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January’s investment market commentary

February 7th, 2023.

After a very challenging 2022, January proved to be an excellent month for markets with global equity and bond markets rallying strongly. Market sentiment was upbeat on expectations of cooling inflation and lower interest rates, but will this optimism be undermined by slower economic growth and stickier inflation ahead?

January proved to be an excellent month for markets. After a very challenging 2022, global equity and bond markets rallied strongly during the period. Investor sentiment was supported by several factors, the main being: declining inflation, relatively mild weather in Europe (helping to push down energy prices) and China’s reopening after the government abandoned its zero-Covid policy late last year. This resulted in markets rapidly discounting the best possible scenario of sharply falling inflation (back to central bank targets), falling interest rates, and a ‘soft-landing’ for economic growth. While it is undoubtedly nice to see some ‘green on the boards’ (positive returns), we believe that markets may have got ahead of themselves given the likelihood of slowing economic activity, due to the accumulation of monetary policy tightening and ‘stickier’ inflation ahead, which will limit the ability of central banks to cut interest rates.

Global equity markets (+6.5%) were up sharply on the month. The improved energy situation benefited Europe ex UK (+7.0%), the loosening of COVID restrictions in China boosted Asia ex-Japan (+6.9%), while UK (+4.1%) equites lagged. In terms of style, the interest rate sensitive growth stocks (+9.6%) outperformed the more value / cyclically oriented equities (+5.0%). This was to some extent also reflected in sector performance, with consumer discretionary (+14.1%), communication services (+13.2%), and information technology (+10.5%) the best performing areas. At the other end of the spectrum, healthcare (-0.4%), utilities (-0.1%) and consumer staples (+1.4%) sectors trailed the most.

Within fixed income markets, declining inflation and increased risk appetite meant all areas generated positive returns. Looking at the detail, global government bond prices rose (+1.8%), on reduced interest rate expectations. Global investment grade credit (+3.5%) generated a positive return over the month as spreads tightened, and at the risker end of the credit spectrum the same was true with global emerging market debt (+3.1%) and global high yield (+3.9%) also rallying strongly during January.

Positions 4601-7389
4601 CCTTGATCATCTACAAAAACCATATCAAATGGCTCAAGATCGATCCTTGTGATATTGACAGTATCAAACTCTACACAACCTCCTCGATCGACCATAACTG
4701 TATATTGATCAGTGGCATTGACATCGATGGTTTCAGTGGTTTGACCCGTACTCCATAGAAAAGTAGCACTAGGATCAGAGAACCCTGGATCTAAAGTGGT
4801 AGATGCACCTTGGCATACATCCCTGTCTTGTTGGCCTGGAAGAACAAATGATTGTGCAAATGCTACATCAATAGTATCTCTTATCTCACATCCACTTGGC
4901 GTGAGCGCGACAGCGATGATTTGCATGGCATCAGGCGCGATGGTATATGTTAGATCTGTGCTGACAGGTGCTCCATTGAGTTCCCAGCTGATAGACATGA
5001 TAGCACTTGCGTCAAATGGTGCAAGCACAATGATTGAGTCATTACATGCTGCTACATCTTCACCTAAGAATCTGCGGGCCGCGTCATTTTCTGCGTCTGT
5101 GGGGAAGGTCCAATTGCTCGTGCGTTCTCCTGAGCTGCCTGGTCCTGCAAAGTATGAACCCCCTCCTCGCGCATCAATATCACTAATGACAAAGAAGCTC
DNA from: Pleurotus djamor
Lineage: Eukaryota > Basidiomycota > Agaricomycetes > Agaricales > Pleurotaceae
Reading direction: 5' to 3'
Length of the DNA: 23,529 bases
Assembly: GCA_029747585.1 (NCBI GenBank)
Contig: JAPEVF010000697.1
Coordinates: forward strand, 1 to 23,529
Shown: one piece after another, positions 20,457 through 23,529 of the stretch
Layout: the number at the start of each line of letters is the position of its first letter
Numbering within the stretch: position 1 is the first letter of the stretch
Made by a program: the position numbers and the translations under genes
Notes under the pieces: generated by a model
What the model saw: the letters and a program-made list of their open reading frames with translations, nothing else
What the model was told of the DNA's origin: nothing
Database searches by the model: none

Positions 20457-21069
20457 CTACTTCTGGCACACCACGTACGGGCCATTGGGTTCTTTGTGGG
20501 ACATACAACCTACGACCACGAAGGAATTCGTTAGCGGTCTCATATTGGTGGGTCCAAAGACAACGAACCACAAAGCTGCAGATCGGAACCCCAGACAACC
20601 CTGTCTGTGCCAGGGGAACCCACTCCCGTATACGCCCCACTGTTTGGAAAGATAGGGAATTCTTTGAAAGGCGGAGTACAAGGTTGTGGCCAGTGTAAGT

In terms of real assets, the more economically sensitive property markets outperformed equities over the month, with the global REITs index up +9.0% over the period while global listed infrastructure (+1.4%) lagged. Commodities (-0.5%) were broadly flat on the month, however, there was significant divergence across the different markets. Industrial metals (+8.1%) was the strongest area, supported by China’s reopening, closely followed by gold (+6.0%) which itself was helped by a weaker US dollar. In a reversal of some of the gains seen last year, it was energy (-9.7%) that was the weakest area with natural gas (-34.3%) falling sharply on lower demand due to warmer weather in Europe.

FTSE 100 7451.74 7771.7
DJ Ind. Average 33147.25 34086.04
S&P Composite 3839.5 4076.6
Nasdaq 100 10939.76 12101.93
Nikkei 26094.5 27327.11
£/$ 1.2083 1.232
€/£ 0.88534 0.88161
€/$ 1.0705 1.0863
£ Base Rate 3.5 3.5
Brent Crude 85.91 85.46
Gold 1824.02 1928.36

This month’s values quoted as at 30/11/2022. The above values are sourced from Bloomberg and are quoted in the relevant currency.


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Investments can go down, as well as up, to the extent that you might get back less than the total you originally invested. Exchange rates also impact the value of your investments. Past performance is no guide to future returns. Any individual investment or security mentioned here may not be suitable, and is included for information only and is not a recommendation. You should always seek professional advice before making any investment decisions.